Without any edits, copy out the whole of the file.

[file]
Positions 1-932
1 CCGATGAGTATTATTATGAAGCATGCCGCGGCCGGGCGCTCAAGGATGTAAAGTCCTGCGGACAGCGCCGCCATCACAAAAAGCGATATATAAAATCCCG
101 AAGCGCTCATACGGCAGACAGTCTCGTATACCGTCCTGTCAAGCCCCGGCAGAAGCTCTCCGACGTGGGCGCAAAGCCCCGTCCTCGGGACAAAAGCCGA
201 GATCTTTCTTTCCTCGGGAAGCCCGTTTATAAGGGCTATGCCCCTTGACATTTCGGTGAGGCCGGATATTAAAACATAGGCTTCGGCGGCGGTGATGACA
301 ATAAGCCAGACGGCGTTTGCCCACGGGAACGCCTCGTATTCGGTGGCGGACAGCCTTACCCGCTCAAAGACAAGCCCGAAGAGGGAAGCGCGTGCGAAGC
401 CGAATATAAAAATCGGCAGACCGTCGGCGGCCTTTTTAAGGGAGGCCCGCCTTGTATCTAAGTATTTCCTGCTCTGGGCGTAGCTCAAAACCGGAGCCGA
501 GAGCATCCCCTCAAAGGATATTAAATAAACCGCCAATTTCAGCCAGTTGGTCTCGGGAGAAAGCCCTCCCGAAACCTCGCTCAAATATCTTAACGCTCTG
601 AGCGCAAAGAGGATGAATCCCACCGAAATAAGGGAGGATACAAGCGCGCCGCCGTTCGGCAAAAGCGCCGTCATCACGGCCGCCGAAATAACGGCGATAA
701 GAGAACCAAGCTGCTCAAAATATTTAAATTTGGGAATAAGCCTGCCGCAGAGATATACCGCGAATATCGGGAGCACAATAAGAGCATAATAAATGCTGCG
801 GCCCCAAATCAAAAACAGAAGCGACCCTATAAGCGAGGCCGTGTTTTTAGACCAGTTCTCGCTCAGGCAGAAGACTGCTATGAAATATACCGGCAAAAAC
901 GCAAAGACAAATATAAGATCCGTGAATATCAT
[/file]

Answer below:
Positions 1-932
1 CCGATGAGTATTATTATGAAGCATGCCGCGGCCGGGCGCTCAAGGATGTAAAGTCCTGCGGACAGCGCCGCCATCACAAAAAGCGATATATAAAATCCCG
101 AAGCGCTCATACGGCAGACAGTCTCGTATACCGTCCTGTCAAGCCCCGGCAGAAGCTCTCCGACGTGGGCGCAAAGCCCCGTCCTCGGGACAAAAGCCGA
201 GATCTTTCTTTCCTCGGGAAGCCCGTTTATAAGGGCTATGCCCCTTGACATTTCGGTGAGGCCGGATATTAAAACATAGGCTTCGGCGGCGGTGATGACA
301 ATAAGCCAGACGGCGTTTGCCCACGGGAACGCCTCGTATTCGGTGGCGGACAGCCTTACCCGCTCAAAGACAAGCCCGAAGAGGGAAGCGCGTGCGAAGC
401 CGAATATAAAAATCGGCAGACCGTCGGCGGCCTTTTTAAGGGAGGCCCGCCTTGTATCTAAGTATTTCCTGCTCTGGGCGTAGCTCAAAACCGGAGCCGA
501 GAGCATCCCCTCAAAGGATATTAAATAAACCGCCAATTTCAGCCAGTTGGTCTCGGGAGAAAGCCCTCCCGAAACCTCGCTCAAATATCTTAACGCTCTG
601 AGCGCAAAGAGGATGAATCCCACCGAAATAAGGGAGGATACAAGCGCGCCGCCGTTCGGCAAAAGCGCCGTCATCACGGCCGCCGAAATAACGGCGATAA
701 GAGAACCAAGCTGCTCAAAATATTTAAATTTGGGAATAAGCCTGCCGCAGAGATATACCGCGAATATCGGGAGCACAATAAGAGCATAATAAATGCTGCG
801 GCCCCAAATCAAAAACAGAAGCGACCCTATAAGCGAGGCCGTGTTTTTAGACCAGTTCTCGCTCAGGCAGAAGACTGCTATGAAATATACCGGCAAAAAC
901 GCAAAGACAAATATAAGATCCGTGAATATCAT